Monday, March 30, 2009

From “I'm A Mess” To “We're a Mess”

(Note that button on his guitar strap!)

Wreckless Eric did it. By it, I mean have a hit, twenty years after the fact, with one of those neglected classics of the late seventies I prattle on so much about. “Whole Wide World” is a magisterial song, one that demolishes the distinctions between the bottom of the gutter and the top of the pop charts. And now, everyone from Will Ferrell to the Proclaimers to Napoleon Dynamite has contributed to the song’s 21st century ubiquity.

I could go on but this is not the place to dote on that which already suffers from lavish praise (but do go here to hear the 2006 World Cup version and others by the Monkees(!) and Die Toten Hosen). Let us rather consider the messier parts of Eric the Wreckless’ saga. After making an almost commercial album that he loathed like a self-inflicted wound, Eric was dropped by Stiff Records. This conflict was detailed in “A Pop Song” which was, ironically, a damn fine piece of song-writing.

Next, like Neil Young before him, Eric went from the middle of the road straight to the ditch. Like Neil, Eric’s raw voice and penchant for noise can make for difficult listening but there’s a rough beauty in much of it. Case in point, in 1985 Eric released A Roomful of Monkeys by his band the Captains of Industry, offering not some Randist fantasy of capitalist might but rather a bleak indictment of the mess that was Thatcher's England. It’s somber melodicism was a deliberate break with his old jolly, “I’m a Mess” personae - it’s a bit like a record Joe Strummer could’ve have made in 1985. In fact, Eric at this time was managed by former Clash road manager Johnny Green who’d brought former Clash deputies Norman Watt-Roy and Mickey Gallagher in to record the album. (Side note, Eric later recorded “The Crooked Beat", Clash bassist Paul Simonon’s contribution to Sandinista for the odd tribute album, The Sandanista Project.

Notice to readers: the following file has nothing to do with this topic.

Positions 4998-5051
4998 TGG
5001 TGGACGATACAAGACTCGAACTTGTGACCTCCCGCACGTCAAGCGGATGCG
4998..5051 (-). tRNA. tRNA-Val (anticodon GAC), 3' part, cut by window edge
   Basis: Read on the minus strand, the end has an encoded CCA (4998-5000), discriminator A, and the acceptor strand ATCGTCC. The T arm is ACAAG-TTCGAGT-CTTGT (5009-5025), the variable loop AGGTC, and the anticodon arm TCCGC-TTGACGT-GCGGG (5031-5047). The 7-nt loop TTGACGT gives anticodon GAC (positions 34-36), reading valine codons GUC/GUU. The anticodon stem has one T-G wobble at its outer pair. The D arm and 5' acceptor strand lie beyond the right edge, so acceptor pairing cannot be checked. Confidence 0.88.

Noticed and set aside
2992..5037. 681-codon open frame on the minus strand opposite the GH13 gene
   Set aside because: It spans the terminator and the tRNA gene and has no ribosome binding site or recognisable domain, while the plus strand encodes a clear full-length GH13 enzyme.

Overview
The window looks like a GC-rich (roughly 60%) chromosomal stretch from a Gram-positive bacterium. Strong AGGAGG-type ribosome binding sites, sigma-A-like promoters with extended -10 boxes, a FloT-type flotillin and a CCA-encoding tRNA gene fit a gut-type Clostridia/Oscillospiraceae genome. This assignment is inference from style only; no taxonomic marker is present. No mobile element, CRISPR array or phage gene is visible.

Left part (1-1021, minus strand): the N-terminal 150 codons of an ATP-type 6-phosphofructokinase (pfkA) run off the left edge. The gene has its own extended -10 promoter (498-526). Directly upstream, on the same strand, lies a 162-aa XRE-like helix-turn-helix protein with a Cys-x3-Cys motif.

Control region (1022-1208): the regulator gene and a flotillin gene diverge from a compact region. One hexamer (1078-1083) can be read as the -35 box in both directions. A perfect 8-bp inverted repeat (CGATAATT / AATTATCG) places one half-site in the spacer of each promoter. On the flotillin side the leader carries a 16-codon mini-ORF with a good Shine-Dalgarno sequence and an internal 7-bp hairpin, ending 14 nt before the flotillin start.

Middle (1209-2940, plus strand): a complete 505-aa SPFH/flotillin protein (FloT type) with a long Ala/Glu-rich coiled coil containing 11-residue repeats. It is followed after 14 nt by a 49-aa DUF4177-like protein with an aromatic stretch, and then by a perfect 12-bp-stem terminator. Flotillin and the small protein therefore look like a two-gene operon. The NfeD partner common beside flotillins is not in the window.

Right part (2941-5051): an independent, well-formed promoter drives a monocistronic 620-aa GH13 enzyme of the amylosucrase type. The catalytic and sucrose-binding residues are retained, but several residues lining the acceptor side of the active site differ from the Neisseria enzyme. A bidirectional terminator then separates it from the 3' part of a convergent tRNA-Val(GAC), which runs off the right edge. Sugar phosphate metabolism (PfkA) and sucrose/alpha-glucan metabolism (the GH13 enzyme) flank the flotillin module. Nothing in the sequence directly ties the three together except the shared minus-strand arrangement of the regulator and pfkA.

Wreckless Eric - Crooked Beat

The album, his last before an alcohol-fueled nervous breakdown, is a bit subdued but grows in power with repeated and careful, listening, of particular note is the more traditionally Wreckless song, "Reputation (A Serious Case of)".

Download A Roomfull of Monkeys

For the full low-down on the man’s messy career read this excellent interview, from which we pinched the image below.

Next: A Bright Idea

Sunday, March 29, 2009

Killed By Volume: Six-Point-Three

As the seventies turned into the eighties and the initial excitement over punk's cultural year zero vanished many of the angry young men of that time dug their old skeletons - Dylan, The Stones or Brucie Springsteen (as punk-polemicist Tom Robinson used to call him) - from the musical closet.

White Heat (see here), ended their career in 1981 with these six aiming-for-the-big-league Rock songs. This 12" contains re-recorded versions of two songs from their singles and four new tracks. The punk obscurists devalue it for it's classic rock (*cough* Brucie) production and playing but most of it, the title track aside, is still punchy new wave with the occasional histrionics.

White Heat - Living in the UK

Download - In the Zero Hour

Saturday, March 28, 2009